We have already learned factors that contribute to fatal accidents include:
1. Road design/condition
2. Weather/climate/terrain (general description = natural occuring factor)
3. Vehicle roadworthiness
4. Driver's attitude.
Item 1) is an overall infrastructure laid by a governing authority. Putting aside the possibilities of 'political and economic adversaries', a road is deemed a NON-Variable (not individual controllable) to the average motorist. Traffic mass is a collective Variable not to be manipulated by any individual.
Item 2) being natural, occurs at unpredictable frequencies, albeit with all sorts of newsfeeds from the media, again falls into the NON-Variables.
A motorist has a certain degree of control over the condition of the vehicle he is driving (Item 3), depending on his knowledge, financial capability, concern for roadworthiness.
A. There are motorists who read lots of motoring books/mags, have some loose ringgits to spare, who strive hard to be 'a motoring engineer of his own'. They get hold of a vehicle, dig deep into their pockets and 'renovate' their toys. Yes, Inside Out.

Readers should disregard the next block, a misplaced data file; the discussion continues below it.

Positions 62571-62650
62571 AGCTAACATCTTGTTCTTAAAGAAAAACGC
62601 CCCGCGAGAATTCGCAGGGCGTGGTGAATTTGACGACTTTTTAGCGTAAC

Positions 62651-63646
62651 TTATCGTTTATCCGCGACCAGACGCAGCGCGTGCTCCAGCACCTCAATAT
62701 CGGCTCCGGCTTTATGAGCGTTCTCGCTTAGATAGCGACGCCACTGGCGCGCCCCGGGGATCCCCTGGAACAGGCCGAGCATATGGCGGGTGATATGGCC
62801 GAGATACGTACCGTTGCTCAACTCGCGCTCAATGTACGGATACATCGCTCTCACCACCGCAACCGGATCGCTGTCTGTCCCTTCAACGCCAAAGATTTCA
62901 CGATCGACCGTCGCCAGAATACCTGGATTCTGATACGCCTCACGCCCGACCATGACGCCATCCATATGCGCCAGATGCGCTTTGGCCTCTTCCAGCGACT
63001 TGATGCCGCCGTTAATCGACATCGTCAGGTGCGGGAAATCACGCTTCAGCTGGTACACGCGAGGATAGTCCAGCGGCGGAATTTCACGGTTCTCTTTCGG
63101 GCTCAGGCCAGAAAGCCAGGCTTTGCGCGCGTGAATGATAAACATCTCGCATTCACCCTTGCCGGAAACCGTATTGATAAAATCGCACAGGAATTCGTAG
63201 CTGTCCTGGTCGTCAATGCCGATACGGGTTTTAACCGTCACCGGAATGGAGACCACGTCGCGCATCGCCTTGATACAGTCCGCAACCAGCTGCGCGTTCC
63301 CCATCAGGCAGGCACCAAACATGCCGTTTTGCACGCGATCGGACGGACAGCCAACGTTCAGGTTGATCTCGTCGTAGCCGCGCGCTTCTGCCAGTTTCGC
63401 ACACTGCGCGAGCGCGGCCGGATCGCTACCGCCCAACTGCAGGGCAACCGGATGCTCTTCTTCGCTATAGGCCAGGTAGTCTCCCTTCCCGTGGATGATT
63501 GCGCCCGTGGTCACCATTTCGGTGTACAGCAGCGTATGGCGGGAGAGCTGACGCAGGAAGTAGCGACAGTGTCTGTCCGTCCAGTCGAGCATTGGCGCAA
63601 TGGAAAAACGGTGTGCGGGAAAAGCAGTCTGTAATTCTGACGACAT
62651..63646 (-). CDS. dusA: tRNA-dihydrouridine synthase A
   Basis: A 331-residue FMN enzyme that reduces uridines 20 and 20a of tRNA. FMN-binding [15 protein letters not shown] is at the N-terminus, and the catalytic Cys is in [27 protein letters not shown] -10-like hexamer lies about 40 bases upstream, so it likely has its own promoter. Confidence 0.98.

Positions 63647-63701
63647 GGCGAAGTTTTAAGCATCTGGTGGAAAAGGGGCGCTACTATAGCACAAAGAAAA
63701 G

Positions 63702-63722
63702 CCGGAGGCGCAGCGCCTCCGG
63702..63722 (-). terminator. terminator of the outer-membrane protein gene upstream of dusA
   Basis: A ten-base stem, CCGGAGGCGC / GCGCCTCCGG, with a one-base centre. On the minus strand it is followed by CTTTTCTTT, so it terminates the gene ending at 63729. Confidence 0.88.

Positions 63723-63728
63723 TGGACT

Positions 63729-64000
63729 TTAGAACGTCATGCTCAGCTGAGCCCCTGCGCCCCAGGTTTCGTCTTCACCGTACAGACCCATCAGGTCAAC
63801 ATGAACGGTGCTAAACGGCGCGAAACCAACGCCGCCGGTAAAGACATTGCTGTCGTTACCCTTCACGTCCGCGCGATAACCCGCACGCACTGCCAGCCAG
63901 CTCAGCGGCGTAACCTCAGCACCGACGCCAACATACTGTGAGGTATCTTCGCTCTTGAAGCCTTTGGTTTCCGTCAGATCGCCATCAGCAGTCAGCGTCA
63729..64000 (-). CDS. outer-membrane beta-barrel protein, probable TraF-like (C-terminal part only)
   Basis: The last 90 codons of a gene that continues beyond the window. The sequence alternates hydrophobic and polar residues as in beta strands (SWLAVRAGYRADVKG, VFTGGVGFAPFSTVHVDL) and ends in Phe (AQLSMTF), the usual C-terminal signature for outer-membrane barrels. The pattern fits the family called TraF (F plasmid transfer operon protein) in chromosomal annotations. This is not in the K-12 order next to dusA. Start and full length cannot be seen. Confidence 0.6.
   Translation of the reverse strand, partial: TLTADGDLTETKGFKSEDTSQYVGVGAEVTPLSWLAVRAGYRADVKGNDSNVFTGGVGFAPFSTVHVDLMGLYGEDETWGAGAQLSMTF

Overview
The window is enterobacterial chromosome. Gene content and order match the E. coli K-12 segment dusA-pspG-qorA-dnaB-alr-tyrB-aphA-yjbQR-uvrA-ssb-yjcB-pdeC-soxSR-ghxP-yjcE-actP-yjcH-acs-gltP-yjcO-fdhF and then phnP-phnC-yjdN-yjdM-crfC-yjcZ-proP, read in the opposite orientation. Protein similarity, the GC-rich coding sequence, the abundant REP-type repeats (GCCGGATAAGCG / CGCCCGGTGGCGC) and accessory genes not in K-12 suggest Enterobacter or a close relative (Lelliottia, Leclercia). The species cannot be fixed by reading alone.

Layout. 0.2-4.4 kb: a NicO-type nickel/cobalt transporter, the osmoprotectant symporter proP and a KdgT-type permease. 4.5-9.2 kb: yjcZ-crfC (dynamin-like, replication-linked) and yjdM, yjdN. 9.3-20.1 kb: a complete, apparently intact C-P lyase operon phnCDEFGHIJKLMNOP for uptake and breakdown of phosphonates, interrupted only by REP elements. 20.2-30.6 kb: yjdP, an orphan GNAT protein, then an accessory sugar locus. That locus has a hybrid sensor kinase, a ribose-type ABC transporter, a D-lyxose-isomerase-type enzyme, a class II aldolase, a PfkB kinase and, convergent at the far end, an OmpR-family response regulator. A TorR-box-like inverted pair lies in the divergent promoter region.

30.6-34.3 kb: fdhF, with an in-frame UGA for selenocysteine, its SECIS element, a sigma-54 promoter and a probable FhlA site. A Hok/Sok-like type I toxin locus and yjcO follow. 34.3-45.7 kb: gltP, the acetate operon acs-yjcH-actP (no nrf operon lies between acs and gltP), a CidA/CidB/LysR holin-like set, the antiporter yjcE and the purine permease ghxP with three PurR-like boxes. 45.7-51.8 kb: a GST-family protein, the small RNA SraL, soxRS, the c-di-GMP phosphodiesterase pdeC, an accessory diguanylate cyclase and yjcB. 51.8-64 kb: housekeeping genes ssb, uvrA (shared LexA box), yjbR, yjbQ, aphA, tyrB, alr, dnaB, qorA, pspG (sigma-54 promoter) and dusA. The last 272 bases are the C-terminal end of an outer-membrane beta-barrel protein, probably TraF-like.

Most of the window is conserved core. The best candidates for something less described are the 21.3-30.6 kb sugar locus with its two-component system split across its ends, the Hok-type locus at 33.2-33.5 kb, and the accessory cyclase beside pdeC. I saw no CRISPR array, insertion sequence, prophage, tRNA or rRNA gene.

Such attempts, besides rendering a new car void of its warranty, will also throw all the weighted-and-connected mechanisms of the car off-ballance.
For example, a 1.3L car should not be traded with another engine of higher capacity. By simply putting in a bigger engine, the power throughput generated couldn't be safely harnessed by the original brake calipers.
Fitting bigger calipers wouldn't help too. A bigger engine burns hotter, requiring a stronger flow of coolant throughout the block, hence the need for a bigger radiator and blower.
Bigger calipers demand bigger tyre rims, upping the ante of 'unsprung weight'. The four tyres in contact with the ground, in turn gets torque more powerful than the suspension could handle, likewise with the mounts/attaching points of the engine/chassis. Joints are most susceptible to collapse due to stress.
Changing all the innards, will render the whole car useless. (Unroadworthy, in this case). The rigidity of the original car body CANNOT withstand all the reverberations that ripple through when in motion. Metal fatigue sets in earlier than calculated by the car engineers. (now you know why a rally car have support bars crisscrossing the cabin,, NO, IT IS NOT FOR AESTHETICS).
to be continued...